No one in surveillance can deny that their role and responsibilities have expanded over the last 20 years. Arguably, the value of surveillance to an organization has grown and that’s good. In saying that, not monitoring an area that generates anything from 60-90% (in the US) of your gaming revenues seems dumb to me. Surveillance now spends a lot of time reviewing and investigating issues of a non-gaming nature but when they do get to proactively watch the games it seems a lot spend most of their time chasing low-lying fruit like card counters and $5 dealer errors. 

In defense of my surveillance brothers and sisters, watching gaming machines is boring. I mean “watching paint dry” boring! Watching customers hypnotized by their screens pushing buttons for hours on end is not exactly like watching an Asian high roller using kung fu moves to squeeze and throw his cards on the table or a craps tub full of players jumping up and down high-fiving after the shooter makes the point.

It has become apparent to me that hardly anyone in casinos, except for the slot technicians, know how the machines work. As the scams become more digital in nature, surveillance people don’t know what they’re looking for. From a game protection point of view our “analogness” is not serving our businesses well in an ever-increasing digital casino world. 

Manufacturers of electronic games are not educating or training the people who are responsible for game protection. In fact, a lot of them seem to avoid it. Surveillance people have little chance of protecting machines if they don’t know the inside and out of how they work. At this year’s World Game Protection Conference we surveyed delegates and 92% of them revealed they are not prepared to protect electronic games. Maybe this is why surveillance people gravitate towards watching table games so much. Our main table games have been around for generations. Whether the game is old or new or you’re a veteran or a rookie, it is easy to become familiar with them as they all come with instruction manuals. With electronic games we’re kept in the dark.

Another challenge that surveillance has with electronic games is that the cameras can’t see inside the machine. Whenever a slot employee accesses a machine to fix it (see what I did there again?) surveillance operators can’t see what they’re doing. It’s like pulling the wool over our eyes. Couple that fact with standard camera coverage in slot areas usually running at a ratio of one camera to ten machines, often finding a good angle to see what the Tech is doing is difficult.

Some Ideas to Ponder

Electronic games are the future. The machine forests are growing in casinos all over the world. Scams involving hackers and rat b**tard employees are not going away. They’re going to get worse. Casinos are going to have less employees and more machines. Surveillance must adapt to the 2020 (and beyond) casino environment. We need to get ready. Here’s some ideas…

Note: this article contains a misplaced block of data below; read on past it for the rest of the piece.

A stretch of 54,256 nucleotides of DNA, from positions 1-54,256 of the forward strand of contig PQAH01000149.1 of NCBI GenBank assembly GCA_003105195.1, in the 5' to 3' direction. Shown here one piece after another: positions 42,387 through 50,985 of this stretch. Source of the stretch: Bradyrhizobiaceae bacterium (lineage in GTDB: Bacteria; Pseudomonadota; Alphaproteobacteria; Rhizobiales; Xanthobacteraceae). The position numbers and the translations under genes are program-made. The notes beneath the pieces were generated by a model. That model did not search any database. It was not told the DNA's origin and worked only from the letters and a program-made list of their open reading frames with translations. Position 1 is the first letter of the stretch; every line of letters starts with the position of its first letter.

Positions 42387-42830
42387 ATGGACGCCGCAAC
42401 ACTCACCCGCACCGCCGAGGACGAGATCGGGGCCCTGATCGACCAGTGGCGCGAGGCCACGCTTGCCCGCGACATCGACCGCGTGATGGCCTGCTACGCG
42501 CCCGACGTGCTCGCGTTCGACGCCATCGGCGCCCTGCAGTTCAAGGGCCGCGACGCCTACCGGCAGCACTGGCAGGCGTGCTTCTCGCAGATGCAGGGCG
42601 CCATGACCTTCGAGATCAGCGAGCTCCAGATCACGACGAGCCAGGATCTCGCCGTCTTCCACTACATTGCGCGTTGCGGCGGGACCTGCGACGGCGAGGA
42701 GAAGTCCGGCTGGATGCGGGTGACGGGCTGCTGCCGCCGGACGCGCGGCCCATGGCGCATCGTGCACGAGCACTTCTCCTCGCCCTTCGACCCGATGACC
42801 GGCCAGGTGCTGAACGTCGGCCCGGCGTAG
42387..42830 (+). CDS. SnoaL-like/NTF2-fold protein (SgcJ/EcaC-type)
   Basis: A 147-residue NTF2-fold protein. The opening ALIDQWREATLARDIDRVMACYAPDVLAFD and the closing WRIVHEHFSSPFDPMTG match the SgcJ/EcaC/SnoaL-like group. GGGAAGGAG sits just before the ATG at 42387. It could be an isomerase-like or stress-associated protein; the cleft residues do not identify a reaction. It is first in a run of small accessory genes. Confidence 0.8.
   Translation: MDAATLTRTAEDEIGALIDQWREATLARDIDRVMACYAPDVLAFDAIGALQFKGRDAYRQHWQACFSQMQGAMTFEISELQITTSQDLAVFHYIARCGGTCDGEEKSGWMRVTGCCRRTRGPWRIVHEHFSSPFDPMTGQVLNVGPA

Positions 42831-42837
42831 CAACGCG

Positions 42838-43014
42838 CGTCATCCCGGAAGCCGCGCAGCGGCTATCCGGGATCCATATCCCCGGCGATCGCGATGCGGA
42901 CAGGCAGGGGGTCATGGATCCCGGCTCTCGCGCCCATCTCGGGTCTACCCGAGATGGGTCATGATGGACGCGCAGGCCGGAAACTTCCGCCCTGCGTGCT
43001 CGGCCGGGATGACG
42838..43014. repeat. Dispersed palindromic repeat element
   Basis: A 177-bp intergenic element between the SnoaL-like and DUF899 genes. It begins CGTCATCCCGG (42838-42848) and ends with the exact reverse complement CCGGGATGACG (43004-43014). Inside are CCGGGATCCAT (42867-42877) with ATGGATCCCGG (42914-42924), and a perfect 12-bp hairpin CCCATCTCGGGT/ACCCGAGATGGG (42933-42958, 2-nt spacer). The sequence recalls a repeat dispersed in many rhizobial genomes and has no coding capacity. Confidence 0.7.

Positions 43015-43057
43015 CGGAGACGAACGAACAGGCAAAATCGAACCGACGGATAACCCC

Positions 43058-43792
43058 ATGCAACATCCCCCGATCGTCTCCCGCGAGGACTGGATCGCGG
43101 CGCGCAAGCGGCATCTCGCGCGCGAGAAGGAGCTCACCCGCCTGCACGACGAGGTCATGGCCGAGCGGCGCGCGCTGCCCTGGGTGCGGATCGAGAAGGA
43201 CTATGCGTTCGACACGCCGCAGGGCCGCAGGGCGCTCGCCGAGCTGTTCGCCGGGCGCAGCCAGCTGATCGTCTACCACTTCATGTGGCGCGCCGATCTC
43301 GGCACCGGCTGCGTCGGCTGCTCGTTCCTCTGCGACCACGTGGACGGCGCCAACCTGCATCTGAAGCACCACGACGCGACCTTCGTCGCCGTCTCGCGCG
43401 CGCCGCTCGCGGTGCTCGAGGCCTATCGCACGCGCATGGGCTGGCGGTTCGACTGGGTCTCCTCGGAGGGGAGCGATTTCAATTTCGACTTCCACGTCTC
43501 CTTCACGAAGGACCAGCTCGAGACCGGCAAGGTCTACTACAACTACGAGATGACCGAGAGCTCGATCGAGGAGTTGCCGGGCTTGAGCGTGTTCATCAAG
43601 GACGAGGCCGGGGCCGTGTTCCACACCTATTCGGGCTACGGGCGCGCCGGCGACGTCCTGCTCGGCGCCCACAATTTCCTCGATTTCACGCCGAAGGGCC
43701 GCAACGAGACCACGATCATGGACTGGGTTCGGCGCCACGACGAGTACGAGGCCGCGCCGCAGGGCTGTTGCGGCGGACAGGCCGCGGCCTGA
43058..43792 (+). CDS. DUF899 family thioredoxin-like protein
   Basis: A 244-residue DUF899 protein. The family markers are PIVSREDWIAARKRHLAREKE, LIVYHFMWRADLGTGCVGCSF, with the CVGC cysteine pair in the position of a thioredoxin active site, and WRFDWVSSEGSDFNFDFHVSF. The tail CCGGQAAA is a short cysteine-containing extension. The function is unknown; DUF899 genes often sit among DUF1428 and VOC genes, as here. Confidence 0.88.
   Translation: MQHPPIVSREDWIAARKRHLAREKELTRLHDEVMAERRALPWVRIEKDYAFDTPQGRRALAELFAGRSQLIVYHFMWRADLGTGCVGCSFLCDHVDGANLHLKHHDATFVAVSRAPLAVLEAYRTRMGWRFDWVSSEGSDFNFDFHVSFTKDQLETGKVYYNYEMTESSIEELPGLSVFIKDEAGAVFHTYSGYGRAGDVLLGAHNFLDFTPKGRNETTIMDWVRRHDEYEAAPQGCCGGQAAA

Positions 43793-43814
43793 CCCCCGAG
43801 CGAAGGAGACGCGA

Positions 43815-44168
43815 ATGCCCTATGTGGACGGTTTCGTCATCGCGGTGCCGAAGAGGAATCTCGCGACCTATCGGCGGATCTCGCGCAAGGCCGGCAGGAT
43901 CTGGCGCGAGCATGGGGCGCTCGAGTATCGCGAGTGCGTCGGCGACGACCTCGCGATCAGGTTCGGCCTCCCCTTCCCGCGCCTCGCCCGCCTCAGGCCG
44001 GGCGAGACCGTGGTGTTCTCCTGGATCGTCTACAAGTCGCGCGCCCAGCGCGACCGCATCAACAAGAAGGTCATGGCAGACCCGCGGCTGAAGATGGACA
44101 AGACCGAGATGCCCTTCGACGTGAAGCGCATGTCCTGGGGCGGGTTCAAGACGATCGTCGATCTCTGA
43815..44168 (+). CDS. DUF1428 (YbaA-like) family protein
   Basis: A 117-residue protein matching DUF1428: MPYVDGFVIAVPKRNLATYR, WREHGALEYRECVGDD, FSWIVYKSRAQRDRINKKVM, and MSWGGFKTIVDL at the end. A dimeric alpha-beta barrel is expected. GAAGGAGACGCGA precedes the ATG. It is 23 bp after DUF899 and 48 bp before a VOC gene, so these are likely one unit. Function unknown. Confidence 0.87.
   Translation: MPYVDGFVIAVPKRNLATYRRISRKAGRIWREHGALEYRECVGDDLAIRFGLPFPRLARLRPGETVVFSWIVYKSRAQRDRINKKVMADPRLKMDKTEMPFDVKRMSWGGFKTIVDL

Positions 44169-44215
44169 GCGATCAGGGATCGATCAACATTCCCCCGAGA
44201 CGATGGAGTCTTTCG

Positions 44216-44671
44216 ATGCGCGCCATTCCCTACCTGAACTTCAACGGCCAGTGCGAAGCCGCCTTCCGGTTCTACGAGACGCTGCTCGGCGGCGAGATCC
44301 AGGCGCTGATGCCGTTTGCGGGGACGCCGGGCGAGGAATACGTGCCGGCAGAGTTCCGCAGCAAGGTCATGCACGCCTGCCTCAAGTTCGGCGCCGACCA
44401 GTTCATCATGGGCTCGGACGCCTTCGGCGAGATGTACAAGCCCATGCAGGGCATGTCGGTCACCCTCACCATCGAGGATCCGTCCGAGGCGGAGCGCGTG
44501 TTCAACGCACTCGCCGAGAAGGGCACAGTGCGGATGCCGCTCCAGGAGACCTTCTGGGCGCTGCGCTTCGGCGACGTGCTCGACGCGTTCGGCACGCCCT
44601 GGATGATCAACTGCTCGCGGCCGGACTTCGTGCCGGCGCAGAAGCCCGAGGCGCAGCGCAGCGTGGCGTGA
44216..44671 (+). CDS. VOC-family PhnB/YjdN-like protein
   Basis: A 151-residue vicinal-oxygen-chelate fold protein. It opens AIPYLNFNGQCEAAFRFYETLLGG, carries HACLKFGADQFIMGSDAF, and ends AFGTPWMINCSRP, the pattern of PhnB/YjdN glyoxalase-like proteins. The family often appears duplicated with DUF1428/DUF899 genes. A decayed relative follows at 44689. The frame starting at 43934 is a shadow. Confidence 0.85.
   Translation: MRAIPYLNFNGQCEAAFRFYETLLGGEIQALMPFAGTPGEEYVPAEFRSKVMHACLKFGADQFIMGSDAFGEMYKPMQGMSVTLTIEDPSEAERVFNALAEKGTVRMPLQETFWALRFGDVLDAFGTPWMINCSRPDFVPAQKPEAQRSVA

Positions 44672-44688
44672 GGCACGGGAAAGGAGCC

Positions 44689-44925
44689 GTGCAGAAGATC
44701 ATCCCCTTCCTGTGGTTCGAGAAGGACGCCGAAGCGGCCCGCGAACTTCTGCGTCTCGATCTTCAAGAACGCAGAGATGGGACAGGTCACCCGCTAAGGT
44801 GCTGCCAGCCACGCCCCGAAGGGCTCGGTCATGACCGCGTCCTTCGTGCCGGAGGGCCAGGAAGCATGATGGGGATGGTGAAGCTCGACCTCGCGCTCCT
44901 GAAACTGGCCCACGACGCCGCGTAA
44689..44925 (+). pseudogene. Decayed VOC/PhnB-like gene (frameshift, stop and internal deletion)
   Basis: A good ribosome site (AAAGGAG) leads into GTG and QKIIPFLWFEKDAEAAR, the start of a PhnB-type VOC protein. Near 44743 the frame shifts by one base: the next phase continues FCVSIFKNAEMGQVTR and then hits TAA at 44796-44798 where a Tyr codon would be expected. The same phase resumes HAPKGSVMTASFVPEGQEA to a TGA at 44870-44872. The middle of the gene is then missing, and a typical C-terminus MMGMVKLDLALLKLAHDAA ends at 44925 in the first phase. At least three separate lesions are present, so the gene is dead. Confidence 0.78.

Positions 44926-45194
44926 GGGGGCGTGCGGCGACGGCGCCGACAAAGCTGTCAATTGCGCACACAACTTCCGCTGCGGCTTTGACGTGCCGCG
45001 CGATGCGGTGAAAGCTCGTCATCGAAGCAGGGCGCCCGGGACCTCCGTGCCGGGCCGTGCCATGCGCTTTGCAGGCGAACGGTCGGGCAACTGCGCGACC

In my estimation, 20% of surveillance departments do a good job of monitoring electronic games, 60% do a mediocre job and 20% don’t care. Protecting electronic games effectively starts with education and training. It’s time to start demanding that manufacturers provide training on how their new products work and how they can be protected. Ask them if the product you’re buying has ever been scammed and if it has, request all the details. It shouldn’t be up to us to work it out for ourselves. Training surveillance people should be included in the supplier terms and conditions. 

Slot machine monitoring interfaces should be added to every surveillance monitor room. I am surprised that there are a lot of surveillance operations out there that don’t have access to real-time machine data via their internal slot machine network. For me it’s standard operating equipment for any surveillance operation and probably the most effective way right now to monitor slots. Without it it’s like driving your car in the country at night without lights. 

Slot machine monitoring interfaces send real-time alerts to surveillance whenever the notable events take place like jackpots, door openings, malfunctions, etc. The casino can set what alarms they want to get and it’s up to surveillance management to decide what alarms they want to get and what the appropriate response is. No brainer - if you don’t have it, get it! In effect one operator can monitor thousands of slot machines at any given time if they have access to the network and responds appropriately to carefully chosen alerts.

The activities of slot technicians should be monitored more closely. I suggest regular audit-based surveillance where employees are monitored at least on a once a month schedule using a check-box audit list to ensure they are complying with internal controls and procedures. To ensure effective surveillance cameras should be installed in the technicians workshop. 

Camera coverage needs to be more innovative. The PTZ cameras above every ten machines is OK for getting overviews but its time to channel your inner ESPN producer. All slot technicians should have to wear a body camera while on duty. For that matter, so should all security officers and floor supervisors. I’m talking video and audio. Got your attention? How about every machine having an infrared motion-activated miniature camera installed inside it? What about a motion-activated miniature camera installed to the front of every machine that looks directly at every customer and searches a database of images for matches on persons of interests and cheats? Providing the alerts going off on self-excluded problem gamblers doesn’t crash your system, you might just catch some Russian hackers.

Surveillance shouldn’t be confined to just using cameras. I think to detect cheating in the future we will need to develop algorithms in-house that will be programmed to scan systems and detect patterns that could indicate cheating and advantage play. An example in slots could be regular jackpots hitting on particular machines where a player card wasn’t used. In the case of the random number generator scam, a program to detect long pauses between pushing the buttons may be a an indicator that the player is using a computer. 

These are just a few ideas. With the digitization of gaming we can’t take a knife to a gun fight. The game protection battles in the future will be fought in our information systems. We have to be innovative. We need to recruit and train people who think programs are a set of instructions in a computer not something you watch on TV. We need people who use browsers instead of being one. We need people who don’t think spyware is what surveillance people wear when they go on the casino floor. It’s time to replace the “Art of War” mentality and replace it with the “Art of Star Wars” mentality.  willy